News | April 30, 2024

Rubin Observatory Achieves Another Major Milestone: Reflective Coating Of The 8.4-Meter Primary/Tertiary Mirror

The first reflective coating was applied to Vera C. Rubin Observatory’s 8.4-meter combined primary/tertiary mirror using the observatory’s onsite coating chamber

With its shiny, new silver coating, Vera C. Rubin Observatory’s 8.4-meter primary/tertiary mirror is one step closer to revolutionizing the way astronomers capture and study the Universe. Both mirrors will soon be installed on the Simonyi Survey Telescope where they will collect the light of distant celestial objects and events during the 10-year Legacy Survey of Space and Time (LSST), beginning in 2025.

Vera C. Rubin Observatory, a next-generation astronomical facility under construction in Chile, funded by the U.S. National Science Foundation (NSF) and the U.S. Department of Energy (DOE), achieved an important milestone on 27 April 2024, with the successful coating of the 8.4-meter primary/tertiary mirror with protected silver. This important event paves the way for the installation of the glass mirrors on the Simonyi Survey Telescope, bringing Rubin Observatory closer to revolutionizing the fields of astronomy and astrophysics with its 10-year Legacy Survey of Space and Time (LSST), beginning in 2025.

“This milestone represents not just an incredible feat of engineering, but also an important step towards a transformative new era of scientific advancement” said Edward Ajhar, NSF Program Director for Rubin Observatory.

Rubin Observatory’s one-of-a-kind primary/tertiary mirror is an integral component of the telescope’s optical system, which also includes a 3.4-meter secondary mirror and the LSST Camera, the largest digital camera in the world. Fabrication of the mirror was enabled by major gifts from the Charles Simonyi Fund for Arts and Sciences and from Microsoft founder Bill Gates. The 8.4-meter mirror is made up of two optical surfaces, each with a different curvature, combined into one large structure about as wide as a tennis court. Integrating the two mirrors in this way reduces the engineering and control complexity for the telescope while maintaining its excellent light collecting capacity. The mirror was fabricated over a period of seven years at the Richard F. Caris Mirror Lab, of the University of Arizona, Tucson, AZ, beginning in 2008. In 2015, the completed mirror was moved to a secure storage area and in early 2019 it was shipped to the summit facility on Cerro Pachón in Chile.

The mirror coating process was carried out safely and efficiently by a skilled team using a state-of-the-art, onsite coating chamber built specifically for Rubin Observatory by VON ARDENNE in Deggendorf, Germany. The 128-ton coating chamber, installed on the maintenance floor of the observatory facility, uses a technique called magnetron sputtering to coat mirrors to precise specifications. This technique gives Rubin the flexibility to coat the telescope mirrors with aluminum, silver, or even a combination of both during any coating run. To coat the 8.4-meter primary/tertiary mirror, the lower half of the coating chamber was removed and the mirror’s vacuum-sealed support structure — called the mirror cell — acted as the base of the chamber.

The Rubin coating team, led by Tomislav Vucina, conducted extensive testing to determine the final coating 'recipe' — the precise mixture of elements to make up the coating layers to achieve the best possible combination of reflectivity and durability. To verify the performance of the chosen mixture the team coated a steel stand-in mirror, which has also been used for testing the telescope mount and other observatory components. After confirming the mixture met the defined requirements they repeated the process using the glass mirror.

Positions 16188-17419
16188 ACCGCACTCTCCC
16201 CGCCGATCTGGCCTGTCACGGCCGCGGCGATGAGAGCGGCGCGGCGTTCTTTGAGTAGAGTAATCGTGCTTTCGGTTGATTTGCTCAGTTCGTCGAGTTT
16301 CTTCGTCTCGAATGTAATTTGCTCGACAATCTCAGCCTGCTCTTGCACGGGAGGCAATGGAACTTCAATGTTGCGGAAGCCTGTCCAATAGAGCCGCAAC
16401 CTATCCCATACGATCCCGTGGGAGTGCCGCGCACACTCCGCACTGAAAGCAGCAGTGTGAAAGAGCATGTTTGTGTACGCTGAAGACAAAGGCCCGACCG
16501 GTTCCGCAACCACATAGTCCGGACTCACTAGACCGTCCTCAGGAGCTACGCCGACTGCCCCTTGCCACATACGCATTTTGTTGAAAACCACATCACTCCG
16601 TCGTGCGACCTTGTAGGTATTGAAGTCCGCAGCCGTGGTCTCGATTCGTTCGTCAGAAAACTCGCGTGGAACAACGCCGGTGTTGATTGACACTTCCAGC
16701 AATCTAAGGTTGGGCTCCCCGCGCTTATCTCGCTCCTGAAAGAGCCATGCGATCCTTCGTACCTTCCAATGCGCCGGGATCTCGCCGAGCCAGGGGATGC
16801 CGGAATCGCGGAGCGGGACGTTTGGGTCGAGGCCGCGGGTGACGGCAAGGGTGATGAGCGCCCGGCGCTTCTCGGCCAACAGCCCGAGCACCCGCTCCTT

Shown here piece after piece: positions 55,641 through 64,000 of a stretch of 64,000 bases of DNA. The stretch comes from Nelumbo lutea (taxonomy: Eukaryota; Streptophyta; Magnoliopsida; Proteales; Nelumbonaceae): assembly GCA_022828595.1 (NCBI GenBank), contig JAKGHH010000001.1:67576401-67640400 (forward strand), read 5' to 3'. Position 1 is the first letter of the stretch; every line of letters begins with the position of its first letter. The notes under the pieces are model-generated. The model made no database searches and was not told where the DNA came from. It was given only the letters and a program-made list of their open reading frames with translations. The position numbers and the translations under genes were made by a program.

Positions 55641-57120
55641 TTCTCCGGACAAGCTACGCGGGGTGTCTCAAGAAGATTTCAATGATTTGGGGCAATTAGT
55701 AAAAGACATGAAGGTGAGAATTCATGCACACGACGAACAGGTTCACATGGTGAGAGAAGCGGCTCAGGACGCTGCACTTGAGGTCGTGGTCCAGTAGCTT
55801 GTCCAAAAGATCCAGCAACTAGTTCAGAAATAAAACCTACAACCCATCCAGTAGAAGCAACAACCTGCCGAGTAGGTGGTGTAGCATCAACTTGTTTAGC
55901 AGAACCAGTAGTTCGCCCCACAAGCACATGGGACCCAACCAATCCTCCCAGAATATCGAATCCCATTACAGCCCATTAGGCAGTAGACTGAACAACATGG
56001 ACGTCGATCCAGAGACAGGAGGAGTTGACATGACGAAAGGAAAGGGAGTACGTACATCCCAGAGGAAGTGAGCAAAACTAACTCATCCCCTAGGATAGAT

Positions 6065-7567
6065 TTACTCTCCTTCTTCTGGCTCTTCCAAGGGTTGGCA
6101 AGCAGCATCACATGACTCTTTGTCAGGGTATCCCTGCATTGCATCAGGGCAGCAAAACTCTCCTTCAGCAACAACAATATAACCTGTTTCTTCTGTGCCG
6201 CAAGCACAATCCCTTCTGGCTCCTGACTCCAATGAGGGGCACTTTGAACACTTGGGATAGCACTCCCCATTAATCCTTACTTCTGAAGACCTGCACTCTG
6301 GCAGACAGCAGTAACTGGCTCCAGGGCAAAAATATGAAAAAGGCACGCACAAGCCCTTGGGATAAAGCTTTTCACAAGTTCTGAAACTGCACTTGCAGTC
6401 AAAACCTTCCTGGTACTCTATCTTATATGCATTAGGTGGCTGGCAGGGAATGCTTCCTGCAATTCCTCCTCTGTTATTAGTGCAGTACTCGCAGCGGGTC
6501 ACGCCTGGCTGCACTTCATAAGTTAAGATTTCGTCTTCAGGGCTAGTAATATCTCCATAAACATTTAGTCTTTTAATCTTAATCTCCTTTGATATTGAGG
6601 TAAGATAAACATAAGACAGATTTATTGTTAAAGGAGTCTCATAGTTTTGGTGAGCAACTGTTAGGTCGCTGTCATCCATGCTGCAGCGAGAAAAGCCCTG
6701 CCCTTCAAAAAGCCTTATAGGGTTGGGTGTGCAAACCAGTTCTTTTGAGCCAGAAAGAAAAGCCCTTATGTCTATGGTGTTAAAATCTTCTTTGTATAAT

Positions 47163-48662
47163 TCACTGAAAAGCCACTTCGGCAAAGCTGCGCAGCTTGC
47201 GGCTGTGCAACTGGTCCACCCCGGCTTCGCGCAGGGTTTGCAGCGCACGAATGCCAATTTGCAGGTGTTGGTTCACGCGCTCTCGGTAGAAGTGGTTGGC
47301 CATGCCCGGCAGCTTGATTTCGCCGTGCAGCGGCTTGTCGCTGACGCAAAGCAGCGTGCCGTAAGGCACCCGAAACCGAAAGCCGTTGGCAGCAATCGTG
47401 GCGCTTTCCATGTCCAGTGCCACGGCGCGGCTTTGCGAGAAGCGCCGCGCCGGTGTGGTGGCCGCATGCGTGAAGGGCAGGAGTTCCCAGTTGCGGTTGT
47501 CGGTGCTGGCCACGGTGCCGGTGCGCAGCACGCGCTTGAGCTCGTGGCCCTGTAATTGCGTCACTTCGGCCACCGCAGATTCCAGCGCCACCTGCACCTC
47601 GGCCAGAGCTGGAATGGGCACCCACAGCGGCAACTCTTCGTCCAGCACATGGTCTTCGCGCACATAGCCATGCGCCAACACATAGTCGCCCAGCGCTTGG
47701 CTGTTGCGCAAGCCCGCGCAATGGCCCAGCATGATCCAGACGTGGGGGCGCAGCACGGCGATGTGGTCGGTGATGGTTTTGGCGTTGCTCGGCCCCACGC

First, the team applied an adhesion layer of nickel-chromium (NiCr) to the glass mirror blank. Then, they applied the reflective layer of silver (Ag). This reflective layer is incredibly thin — the amount of silver used to coat the entire 8.4-meter surface (64 grams) would form a ball about the size of a cherry tomato. After the application of the reflective layer, the mirror received another NiCr adhesion layer and a final layer of silicon nitride (Si3N4) to protect the reflective coating from dust and other environmental contaminants. “This outer layer needs to be thick enough that it’s not worn off by cleaning,” said Vucina, “but not so thick that it absorbs too many photons and prevents the mirror from meeting Rubin’s scientific requirements.”

The process of coating the mirror took about 4½ hours. After the coating was complete the mirror was moved out of the chamber to a nearby space. To ensure all requirements were met, Vucina and his team conducted a series of tests: reflectivity, adhesion, pinhole, and cosmetic. After analyzing the results of those tests they declared the coating a success. “This was a very well-conducted project from every angle,” said Vucina, “thanks to a combination of careful planning and the technical skills of our excellent team.”

With its dazzling new coat Rubin’s primary/tertiary mirror is an important step closer to capturing light from distant celestial objects. “We’re extremely excited that both mirrors are now coated and will be installed on the telescope very soon,” said Sandrine Thomas, Deputy Director for Rubin Construction. “The combined reflectivity of these mirrors will enable Rubin to detect very faint and far-away objects, leading to great science!”

Source: NSF NOIRLab